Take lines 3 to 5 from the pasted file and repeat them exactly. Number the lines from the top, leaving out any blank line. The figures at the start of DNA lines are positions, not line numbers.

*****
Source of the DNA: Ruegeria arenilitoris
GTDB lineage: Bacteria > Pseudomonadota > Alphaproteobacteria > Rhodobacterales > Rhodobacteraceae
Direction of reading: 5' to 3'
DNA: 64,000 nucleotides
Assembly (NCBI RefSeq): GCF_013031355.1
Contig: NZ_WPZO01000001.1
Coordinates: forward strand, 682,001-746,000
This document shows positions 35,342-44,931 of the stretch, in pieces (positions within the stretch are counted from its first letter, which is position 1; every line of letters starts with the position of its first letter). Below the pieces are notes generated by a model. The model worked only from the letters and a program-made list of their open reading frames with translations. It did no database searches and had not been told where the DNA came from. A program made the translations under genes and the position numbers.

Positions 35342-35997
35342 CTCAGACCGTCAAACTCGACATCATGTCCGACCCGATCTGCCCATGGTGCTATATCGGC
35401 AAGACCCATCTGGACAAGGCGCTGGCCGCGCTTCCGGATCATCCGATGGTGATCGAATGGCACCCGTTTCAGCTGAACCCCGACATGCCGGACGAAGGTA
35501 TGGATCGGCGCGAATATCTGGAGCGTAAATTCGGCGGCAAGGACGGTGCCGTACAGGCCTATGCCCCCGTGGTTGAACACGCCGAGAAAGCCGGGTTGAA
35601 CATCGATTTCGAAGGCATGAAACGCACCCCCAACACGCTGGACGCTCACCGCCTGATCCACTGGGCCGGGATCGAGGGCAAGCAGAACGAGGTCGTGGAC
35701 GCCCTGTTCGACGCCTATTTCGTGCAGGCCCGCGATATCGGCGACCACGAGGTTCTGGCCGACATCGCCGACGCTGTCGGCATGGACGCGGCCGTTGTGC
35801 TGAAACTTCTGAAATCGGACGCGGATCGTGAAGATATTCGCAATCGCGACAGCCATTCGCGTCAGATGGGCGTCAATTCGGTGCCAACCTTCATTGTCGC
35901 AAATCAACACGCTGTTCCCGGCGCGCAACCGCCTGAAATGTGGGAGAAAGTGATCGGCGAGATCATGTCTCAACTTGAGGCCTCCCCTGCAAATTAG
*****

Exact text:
Direction of reading: 5' to 3'
DNA: 64,000 nucleotides
Assembly (NCBI RefSeq): GCF_013031355.1